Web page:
Friday, February 24, 2017 at 8:00 PM
Coral Gables Woman (click here for map)
1001 E Ponce De Leon Blvd
Coral Gables, FL 33134
"In the afternoon concert at Cadogan Hall, the Cleveland based period instrument ensemble Apollos Fire gave a program of mostly baroque music that flickered and danced... The programme was designed to take the audience back to Zimmerman's coffee shop in 18th-century Leipzig, where, unusually, women were allowed to attend concerts - just as well since Apollo's Fire is directed by the live-wire Jeanette Sorrel". The Financial Times, London
Gottfried Zimmermann owned a Kaffeehause at 14 Katharinenstrasse which was an important venue for the growing middle-class and nobility of Leipzig. He was evidently a music-lover, because in 1720 he allowed Georg Philipp Telemann, who was then a young law student in the city, to start a series of concerts under the title Collegium Musicum. The café consisted of two connected rooms for a total dimension close to half of the space in which this evening’s concert takes place. The players were mostly young; there was no hall rental, and the concerts were free to the clients. Mr. Zimmerman made his money presumably on coffee.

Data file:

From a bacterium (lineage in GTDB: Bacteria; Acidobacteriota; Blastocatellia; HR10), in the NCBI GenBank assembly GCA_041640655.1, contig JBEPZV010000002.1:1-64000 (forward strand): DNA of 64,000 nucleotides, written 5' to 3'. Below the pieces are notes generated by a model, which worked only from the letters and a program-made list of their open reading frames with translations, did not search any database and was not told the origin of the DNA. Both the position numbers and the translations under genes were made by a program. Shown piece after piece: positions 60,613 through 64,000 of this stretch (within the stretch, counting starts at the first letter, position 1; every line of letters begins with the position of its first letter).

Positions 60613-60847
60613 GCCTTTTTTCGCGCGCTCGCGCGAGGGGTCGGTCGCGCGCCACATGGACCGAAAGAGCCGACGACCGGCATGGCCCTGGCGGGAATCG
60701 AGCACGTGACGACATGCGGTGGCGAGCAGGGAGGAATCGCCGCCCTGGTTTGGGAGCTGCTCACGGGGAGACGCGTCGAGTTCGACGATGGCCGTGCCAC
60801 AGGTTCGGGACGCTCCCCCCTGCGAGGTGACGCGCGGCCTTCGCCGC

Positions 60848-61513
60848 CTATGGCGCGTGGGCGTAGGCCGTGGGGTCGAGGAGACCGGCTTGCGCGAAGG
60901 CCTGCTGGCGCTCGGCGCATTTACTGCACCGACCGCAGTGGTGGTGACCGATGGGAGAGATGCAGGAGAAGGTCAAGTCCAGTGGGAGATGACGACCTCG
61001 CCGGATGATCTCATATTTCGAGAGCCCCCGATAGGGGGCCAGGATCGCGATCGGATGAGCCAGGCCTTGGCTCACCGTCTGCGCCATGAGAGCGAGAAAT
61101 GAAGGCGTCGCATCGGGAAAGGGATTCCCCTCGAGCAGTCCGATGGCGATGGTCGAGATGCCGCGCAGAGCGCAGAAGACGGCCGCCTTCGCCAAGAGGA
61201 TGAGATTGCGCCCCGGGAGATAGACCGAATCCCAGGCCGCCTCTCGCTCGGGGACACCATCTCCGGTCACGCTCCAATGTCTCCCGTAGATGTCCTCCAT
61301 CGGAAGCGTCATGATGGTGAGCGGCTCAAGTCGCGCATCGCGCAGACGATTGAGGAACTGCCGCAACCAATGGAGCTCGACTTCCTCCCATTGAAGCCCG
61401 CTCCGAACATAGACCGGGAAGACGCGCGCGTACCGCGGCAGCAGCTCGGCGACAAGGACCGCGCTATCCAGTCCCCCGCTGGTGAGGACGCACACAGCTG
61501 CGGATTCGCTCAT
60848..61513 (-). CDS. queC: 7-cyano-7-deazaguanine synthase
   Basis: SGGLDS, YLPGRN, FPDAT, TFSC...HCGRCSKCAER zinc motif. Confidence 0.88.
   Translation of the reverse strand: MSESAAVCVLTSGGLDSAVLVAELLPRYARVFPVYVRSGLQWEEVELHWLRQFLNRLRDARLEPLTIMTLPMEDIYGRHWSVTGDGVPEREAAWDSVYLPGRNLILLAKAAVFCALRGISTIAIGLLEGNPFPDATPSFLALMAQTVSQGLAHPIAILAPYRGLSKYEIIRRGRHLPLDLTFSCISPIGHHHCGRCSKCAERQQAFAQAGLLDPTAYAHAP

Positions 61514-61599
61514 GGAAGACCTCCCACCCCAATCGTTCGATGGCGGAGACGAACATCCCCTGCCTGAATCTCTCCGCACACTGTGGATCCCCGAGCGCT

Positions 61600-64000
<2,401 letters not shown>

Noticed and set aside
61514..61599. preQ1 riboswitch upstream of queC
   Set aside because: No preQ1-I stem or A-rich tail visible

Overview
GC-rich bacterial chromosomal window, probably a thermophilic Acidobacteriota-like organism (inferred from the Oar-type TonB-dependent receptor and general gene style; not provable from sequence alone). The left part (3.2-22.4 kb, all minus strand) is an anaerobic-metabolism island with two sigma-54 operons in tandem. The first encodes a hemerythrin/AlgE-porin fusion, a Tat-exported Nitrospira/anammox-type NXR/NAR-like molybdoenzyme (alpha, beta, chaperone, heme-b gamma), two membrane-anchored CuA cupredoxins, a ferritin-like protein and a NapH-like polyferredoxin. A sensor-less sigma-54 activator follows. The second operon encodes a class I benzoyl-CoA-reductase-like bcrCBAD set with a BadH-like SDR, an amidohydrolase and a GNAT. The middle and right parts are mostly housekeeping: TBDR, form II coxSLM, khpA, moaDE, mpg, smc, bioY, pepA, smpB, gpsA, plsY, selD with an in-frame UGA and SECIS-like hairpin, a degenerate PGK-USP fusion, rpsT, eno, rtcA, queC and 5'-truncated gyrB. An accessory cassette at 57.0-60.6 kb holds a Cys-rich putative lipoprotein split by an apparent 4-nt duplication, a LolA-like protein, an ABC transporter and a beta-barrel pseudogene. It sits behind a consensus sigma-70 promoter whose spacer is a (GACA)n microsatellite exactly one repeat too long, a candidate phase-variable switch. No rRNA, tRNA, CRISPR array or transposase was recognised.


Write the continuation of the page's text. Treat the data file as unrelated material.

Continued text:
J. S. Bach took over the Collegium in 1729. He had been in Leipzig for six years but completely taken up with his duties at the Thomasschule and the Nikolaikirche. It had been one of the most intensive periods of sacred composition in his life. He may well have enjoyed now having a weekly appointment on Wednesdays between 4 and 6 PM to play chamber music with a group made up of his colleagues, his students, and no doubt his sons. The concerts came to an end in 1741 with the death of Mr. Zimmermann.
In his early thirties Bach had been employed by the court of Cóthen, where the young duke was a music lover and francophile who also employed a number of virtuose players, many of them French, and where Bach had no church obligations This was a time when he composed and performed a variety of instrumental music modeled largely on Italian and French styles. An important part of his secular instrumental music comes from this time, including the six Brandenburg Concertos. In Leipzig, twenty years later he again had occasion to produce and perform in a congenial, secular atmosphere – no fights with city elders, no fights with church elders and abundant coffee, if nothing stronger, available.
Almost nothing is known of the programs for the concerts of the Collegium, but what will be heard at this concert was in all probability heard on those evenings.
In the tradition of Zimmerman's Coffee House,the band will play an all-Bach program including two of the Brandenburg Concertos
Program details to follow.
Tickets for the performance are $35.00 General Admission, $45.00 or Preferred seating. Students up to the age of 18 are admitted free of charge. College and graduate students pay $5.00. To obtain student ticket please email us at Info@MiamiBachSociety.org. All students will need to show a current school ID at the door.
Or Call 305-669-1376 to purchase tickets on the phone
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